2. Meanwhile we will roast the spices. Heat a pan on medium flame. Add coriander seeds and dry roast the seeds for 1 minute or so. Add Cumin seeds and mustard seeds to it and roast for another 30-40 seconds. Remove the seeds on a plate to cool down.

3. Now roast the lentils (chana dal and urad dal ) on low to medium flame until aromatic. Remove them in the same plate. Now dry roast the flax seeds, fennel seeds, sesame seeds and dry coconut flakes if using. Also dry roast the peanuts and keep aside to cool down.

4. Next, add few drops of oil and fry the garlic pods, red chilies and curry leaves on low flame. Take care not to burn the chilies. I forgot to take the pic of this step. Once all the roasted ingredients have cooled down transfer them to a grinder jar. Add salt and tamarind to it and blitz to get a coarse powder.

5. Next, squeeze out all the water from the bitter gourd and adding remaining oil to the pan fry the bitter gourd on medium flame until it becomes free of moisture and turn light brown in color.

6. Allow the fried bitter gourd also to cool down before transferring it to the pounded spice powder. Add jaggery powder and pulse this mix again so that all the ingredients blend well. You can make the podi fine. I have kept it a bit coarse.

7. Spread the podi on a plate and allow it to cool down for some time before transferring it to an air tight container. Use the podi as required.

Recipe Notes:
  • I have referred the recipe from here.
  • Roast all the ingredients on low to medium flame
  • The above quantity of ingredients is for 250 grams of bitter gourd. If you are using more or less amount of bitter gourd then adjust the quantity of spices and lentils accordingly.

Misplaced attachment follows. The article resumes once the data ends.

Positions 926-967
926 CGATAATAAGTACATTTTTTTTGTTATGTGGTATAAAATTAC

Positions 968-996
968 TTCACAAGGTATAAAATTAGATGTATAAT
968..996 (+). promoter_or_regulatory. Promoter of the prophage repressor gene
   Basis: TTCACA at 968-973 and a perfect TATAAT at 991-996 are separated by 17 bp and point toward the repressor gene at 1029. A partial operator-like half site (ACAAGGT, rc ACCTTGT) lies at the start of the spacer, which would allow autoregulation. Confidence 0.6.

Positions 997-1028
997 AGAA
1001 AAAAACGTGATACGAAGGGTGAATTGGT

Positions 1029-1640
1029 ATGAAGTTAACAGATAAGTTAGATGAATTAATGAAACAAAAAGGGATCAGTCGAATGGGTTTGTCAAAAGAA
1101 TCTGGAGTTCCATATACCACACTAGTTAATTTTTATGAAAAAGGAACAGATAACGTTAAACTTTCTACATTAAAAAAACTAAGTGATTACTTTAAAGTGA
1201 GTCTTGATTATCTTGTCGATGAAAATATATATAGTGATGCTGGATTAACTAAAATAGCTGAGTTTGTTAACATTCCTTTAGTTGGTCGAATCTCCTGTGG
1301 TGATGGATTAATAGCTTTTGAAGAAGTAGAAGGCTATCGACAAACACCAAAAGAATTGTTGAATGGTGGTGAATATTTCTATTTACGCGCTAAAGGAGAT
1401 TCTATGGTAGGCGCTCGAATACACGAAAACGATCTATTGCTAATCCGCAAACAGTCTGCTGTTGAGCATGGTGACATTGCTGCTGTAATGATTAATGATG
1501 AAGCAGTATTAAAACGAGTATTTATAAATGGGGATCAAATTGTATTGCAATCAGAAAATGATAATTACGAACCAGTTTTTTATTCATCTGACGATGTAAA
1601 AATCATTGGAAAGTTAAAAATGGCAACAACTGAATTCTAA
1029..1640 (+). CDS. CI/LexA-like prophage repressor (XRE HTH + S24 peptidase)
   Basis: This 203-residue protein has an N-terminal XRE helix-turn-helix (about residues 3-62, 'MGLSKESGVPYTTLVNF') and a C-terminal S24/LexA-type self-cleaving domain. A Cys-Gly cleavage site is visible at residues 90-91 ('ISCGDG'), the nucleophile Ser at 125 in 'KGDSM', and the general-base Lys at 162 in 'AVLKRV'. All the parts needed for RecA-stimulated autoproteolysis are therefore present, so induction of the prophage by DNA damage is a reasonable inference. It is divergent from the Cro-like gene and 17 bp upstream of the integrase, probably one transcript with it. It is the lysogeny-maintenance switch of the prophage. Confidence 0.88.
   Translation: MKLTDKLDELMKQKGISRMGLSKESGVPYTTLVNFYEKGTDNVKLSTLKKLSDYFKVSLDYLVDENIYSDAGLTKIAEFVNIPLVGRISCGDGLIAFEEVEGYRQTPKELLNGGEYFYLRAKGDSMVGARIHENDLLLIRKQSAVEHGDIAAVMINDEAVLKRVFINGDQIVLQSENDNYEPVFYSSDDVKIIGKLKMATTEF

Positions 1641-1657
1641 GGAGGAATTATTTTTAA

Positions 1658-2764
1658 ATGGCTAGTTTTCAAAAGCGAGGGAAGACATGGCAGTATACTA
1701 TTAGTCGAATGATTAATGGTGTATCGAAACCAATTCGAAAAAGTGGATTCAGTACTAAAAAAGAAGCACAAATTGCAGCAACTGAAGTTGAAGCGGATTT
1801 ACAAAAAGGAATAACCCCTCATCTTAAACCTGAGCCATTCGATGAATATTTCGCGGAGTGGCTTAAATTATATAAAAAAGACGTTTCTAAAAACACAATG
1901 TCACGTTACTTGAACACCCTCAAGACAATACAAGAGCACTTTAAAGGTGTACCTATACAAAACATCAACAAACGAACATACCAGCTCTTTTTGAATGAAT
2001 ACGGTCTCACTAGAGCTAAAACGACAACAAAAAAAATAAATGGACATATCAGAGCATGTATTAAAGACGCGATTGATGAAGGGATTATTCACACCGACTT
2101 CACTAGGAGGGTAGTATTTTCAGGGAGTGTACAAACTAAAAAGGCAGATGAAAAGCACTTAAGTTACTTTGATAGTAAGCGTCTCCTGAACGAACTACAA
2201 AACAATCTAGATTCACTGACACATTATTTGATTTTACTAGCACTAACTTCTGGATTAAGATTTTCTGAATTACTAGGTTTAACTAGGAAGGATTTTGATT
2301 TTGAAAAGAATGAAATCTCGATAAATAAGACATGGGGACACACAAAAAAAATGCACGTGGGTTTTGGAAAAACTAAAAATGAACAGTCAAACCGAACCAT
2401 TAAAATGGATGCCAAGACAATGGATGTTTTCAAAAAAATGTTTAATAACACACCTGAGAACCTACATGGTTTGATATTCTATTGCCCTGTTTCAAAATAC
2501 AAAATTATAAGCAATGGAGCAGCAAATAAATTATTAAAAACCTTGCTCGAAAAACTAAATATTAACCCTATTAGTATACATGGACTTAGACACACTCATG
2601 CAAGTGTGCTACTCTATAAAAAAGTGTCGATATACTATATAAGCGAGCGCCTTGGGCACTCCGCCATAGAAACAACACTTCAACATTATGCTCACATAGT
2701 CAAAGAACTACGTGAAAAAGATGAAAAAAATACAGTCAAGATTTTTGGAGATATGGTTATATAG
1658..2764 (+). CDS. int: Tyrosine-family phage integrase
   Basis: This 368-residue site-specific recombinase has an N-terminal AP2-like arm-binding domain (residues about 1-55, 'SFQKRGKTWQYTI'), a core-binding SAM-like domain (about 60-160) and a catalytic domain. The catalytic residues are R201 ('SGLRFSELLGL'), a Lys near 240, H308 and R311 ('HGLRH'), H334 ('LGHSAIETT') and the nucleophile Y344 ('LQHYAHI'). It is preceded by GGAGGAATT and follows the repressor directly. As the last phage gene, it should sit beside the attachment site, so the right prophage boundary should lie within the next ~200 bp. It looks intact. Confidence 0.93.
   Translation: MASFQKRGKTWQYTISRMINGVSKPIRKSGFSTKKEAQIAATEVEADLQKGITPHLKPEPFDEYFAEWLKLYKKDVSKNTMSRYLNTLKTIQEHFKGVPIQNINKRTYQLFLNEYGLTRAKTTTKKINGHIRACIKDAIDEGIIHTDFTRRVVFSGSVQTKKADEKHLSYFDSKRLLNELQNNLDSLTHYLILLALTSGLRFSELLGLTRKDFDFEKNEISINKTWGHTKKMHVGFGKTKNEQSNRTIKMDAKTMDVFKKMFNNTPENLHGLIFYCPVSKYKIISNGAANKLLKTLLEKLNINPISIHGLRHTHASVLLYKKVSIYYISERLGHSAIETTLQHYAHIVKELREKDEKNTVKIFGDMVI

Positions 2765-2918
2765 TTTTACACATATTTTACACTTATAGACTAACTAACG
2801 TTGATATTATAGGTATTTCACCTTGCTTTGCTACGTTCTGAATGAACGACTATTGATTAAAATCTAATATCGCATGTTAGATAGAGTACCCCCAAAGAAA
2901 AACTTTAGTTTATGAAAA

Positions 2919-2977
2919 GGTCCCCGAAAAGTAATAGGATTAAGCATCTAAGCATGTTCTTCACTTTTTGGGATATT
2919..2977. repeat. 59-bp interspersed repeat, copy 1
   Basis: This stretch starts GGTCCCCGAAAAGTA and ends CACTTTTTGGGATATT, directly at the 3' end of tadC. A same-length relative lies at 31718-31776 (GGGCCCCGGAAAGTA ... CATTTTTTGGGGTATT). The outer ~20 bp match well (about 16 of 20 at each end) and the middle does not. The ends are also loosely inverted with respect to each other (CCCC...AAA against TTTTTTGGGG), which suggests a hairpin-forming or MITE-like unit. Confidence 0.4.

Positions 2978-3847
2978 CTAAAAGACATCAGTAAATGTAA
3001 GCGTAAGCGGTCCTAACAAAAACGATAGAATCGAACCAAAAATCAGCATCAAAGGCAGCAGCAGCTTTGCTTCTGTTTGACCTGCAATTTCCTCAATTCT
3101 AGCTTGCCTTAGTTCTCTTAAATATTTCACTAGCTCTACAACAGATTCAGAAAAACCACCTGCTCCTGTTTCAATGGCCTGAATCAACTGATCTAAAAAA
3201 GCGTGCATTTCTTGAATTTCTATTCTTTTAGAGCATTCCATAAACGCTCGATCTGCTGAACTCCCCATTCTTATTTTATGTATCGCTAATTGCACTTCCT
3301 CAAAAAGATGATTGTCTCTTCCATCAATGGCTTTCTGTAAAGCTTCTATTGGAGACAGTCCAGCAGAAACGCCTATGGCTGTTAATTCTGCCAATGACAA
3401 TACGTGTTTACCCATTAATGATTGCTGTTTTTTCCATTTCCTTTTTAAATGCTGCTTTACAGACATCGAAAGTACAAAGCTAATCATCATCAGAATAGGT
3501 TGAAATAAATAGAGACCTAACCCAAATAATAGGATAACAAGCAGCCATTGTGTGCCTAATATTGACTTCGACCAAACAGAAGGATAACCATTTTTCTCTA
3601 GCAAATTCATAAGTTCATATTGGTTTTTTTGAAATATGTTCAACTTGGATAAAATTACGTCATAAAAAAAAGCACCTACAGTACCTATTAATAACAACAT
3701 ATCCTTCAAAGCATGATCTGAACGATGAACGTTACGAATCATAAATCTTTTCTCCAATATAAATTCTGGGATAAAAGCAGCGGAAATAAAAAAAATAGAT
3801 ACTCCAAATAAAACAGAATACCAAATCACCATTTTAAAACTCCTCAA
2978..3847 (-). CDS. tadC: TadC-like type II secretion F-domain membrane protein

• Always use fresh bitter gourd for best results.
  • You can skip adding Jaggery or add more as per your liking. 
  • Make sure you fry the bitter melon until it is free of all moisture for the podi to last longer.
  • The podi stays good up to 15-20 in an air-tight container at room temperature and up to a month when refrigerated.
I hope a few of you would love to try out this recipe. If you do so, feel free to share your feedback with us in the form of likes and comments in the comment section below this post. All your suggestions are also more than welcome. If you like my work and feel it is worth following, do hit the follow button at the top right corner of this blog. Your appreciation means a lot to me. For more recipes and new updates follow us on social media.

Related Posts:







Sunday, 30 August 2020

Ragi Chocolate Pancake

These Ragi Chocolate Pancakes are utterly delicious and make a nutritious and soulful breakfast treat on weekends. Made with the healthy goodness of finger-millet, oats and bananas, these pancakes are fluffy and soft in texture and as jaggery is used to sweeten them, they are guilt-free as well. Unsweetened cocoa powder is used to get that chocolaty flavor which compliments very well with ragi and banana. The fruits and nuts toppings make the pancakes filling and delectable. The recipe is egg-less, gluten-free, vegan and requires just a blender jar to whip up all the ingredients into the pancake batter.